It is no secret that Ford cars built between 1949 and 1951 were game changers in automotive history.
They became known as “Shoebox Fords” because the slab-sided cars were a radical departure from ’48 Fords in overall design and were the Blue Oval company’s first major post war style change.
Waylon Hoven is a fan of the early 1950s Ford products and owns a wild custom 1950 Ford Tudor that he describes as a “massive amount of history about customizing”. His car showcases many of the custom touches added to the shoebox models by owners who wanted to make their own personal statement.
Waylon told MyStarCollectorCar that he “always loved lead sleds” and his ’50 Ford was already a work in progress when he bought it, but it needed a giant push across the finish line to get back on the road.
He chose to retain the car’s Blue Oval heritage with its powertrain, so Waylon’s custom Shoebox has a 302 Ford small block donated by a 1992 Ford F-150 to meet that goal. Waylon described the car’s exotic fuel system as a “bunch of carbs” but he has been very impressed with the Ford’s performance on the road.
He also described his Ford as a driver and has taken it on a 1500-mile road trip to Vegas from his western Canadian home on two separate occasions, along with numerous trips to an annual show in another province in Canada. In short, Waylon loves to drive his cool custom Shoebox Ford at every opportunity.
As mentioned earlier, Waylon described his ’50 Ford as a history lesson in retro custom touches, and he is correct. The car has been chopped and the headlights have been frenched in the finest tradition of old school custom. Additionally, the rear deck of the Ford now bears a strong resemblance to its famous lead sled stable mate Mercury, an early 1950s car that was also a favorite platform for a custom project.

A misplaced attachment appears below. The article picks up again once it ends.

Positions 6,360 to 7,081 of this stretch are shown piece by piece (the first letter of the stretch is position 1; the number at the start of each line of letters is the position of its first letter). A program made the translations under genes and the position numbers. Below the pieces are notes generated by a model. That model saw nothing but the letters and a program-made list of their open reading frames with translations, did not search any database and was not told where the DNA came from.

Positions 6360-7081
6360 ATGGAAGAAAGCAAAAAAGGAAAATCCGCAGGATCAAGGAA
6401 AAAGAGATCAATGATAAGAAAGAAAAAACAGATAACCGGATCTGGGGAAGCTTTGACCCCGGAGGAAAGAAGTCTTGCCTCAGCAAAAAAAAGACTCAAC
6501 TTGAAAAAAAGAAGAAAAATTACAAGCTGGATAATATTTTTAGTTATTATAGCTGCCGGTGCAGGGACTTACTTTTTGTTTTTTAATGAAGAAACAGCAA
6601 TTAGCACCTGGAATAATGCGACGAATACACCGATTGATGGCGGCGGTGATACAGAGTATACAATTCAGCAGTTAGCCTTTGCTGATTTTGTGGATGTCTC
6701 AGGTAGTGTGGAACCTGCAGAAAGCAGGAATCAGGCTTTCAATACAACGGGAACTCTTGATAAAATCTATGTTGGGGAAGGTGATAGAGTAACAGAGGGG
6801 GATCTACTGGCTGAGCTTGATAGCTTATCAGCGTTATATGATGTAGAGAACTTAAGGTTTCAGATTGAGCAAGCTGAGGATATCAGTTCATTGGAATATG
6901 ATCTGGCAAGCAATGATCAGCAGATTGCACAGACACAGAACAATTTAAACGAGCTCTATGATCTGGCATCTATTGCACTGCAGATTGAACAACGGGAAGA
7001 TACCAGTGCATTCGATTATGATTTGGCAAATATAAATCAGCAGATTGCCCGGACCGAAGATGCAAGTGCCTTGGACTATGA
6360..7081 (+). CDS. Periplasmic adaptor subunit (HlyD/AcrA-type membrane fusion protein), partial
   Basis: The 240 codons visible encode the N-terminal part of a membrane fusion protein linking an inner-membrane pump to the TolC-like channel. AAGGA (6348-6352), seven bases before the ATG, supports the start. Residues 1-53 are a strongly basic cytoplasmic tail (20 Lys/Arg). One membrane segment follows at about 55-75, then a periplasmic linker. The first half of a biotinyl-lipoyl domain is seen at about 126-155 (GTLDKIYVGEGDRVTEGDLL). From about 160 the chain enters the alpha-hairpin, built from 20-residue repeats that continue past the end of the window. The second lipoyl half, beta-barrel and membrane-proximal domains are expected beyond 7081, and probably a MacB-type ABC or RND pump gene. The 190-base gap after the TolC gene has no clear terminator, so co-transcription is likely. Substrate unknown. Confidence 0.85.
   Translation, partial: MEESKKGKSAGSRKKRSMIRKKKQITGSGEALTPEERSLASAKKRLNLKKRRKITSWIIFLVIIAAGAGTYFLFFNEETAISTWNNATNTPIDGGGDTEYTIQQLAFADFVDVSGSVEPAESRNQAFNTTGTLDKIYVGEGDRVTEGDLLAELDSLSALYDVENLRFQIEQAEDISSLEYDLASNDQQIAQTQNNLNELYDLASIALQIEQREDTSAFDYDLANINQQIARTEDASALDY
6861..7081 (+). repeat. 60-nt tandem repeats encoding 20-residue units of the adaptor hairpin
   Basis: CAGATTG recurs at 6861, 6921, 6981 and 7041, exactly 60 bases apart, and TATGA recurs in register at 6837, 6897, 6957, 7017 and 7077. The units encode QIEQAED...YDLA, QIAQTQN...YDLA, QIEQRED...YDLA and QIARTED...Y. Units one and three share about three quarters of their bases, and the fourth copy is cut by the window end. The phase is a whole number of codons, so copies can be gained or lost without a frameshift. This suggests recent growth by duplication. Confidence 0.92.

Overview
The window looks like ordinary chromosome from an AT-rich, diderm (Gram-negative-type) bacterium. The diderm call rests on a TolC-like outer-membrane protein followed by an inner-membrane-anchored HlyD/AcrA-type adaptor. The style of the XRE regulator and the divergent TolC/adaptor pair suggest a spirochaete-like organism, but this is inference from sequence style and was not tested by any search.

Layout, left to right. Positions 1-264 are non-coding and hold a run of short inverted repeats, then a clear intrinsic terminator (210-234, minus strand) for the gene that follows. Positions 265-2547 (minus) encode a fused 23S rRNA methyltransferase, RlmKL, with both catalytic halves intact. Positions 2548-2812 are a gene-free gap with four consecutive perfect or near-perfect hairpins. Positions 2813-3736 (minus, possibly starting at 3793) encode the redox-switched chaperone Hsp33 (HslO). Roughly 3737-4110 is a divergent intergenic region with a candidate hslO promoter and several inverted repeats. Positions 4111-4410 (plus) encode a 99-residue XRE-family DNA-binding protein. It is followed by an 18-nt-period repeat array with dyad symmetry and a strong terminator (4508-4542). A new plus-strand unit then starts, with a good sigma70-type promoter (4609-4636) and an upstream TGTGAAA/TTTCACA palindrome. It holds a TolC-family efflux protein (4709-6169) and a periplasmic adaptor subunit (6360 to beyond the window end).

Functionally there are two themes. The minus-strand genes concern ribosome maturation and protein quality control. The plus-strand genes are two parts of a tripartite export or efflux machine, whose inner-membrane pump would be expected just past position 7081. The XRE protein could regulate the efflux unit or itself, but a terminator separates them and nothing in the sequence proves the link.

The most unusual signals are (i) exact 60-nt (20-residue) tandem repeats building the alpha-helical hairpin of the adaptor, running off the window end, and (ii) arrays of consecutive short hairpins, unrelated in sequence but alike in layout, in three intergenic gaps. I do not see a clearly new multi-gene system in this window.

Waylon also chose to include scallops on his car, a unique striping technique that was very popular on old school customs from the past. It would be hard to miss Waylon’s custom front grille that consists of 3 skulls, a design that he created for his ’50 Ford.
His custom Shoebox always draws plenty of attention from its wild appearance and loud free-breathing exhaust system. Waylon added a very loud sound system to his Ford, one he described as “pretty ridiculous” in a good way.
A sticker on the car reads “Danger: Ear Protection Required”, a warning Waylon believes applies to his sound system even more than his exhaust system.
BY: Jim Sutherland
Jim Sutherland is a veteran automotive writer whose work has been published by many major print and online publications. The list includes Calgary Herald, The Truth About Cars, Red Deer Advocate, RPM Magazine, Edmonton Journal, Montreal Gazette, Windsor Star, Vancouver Province, and Post Media Wheels Section.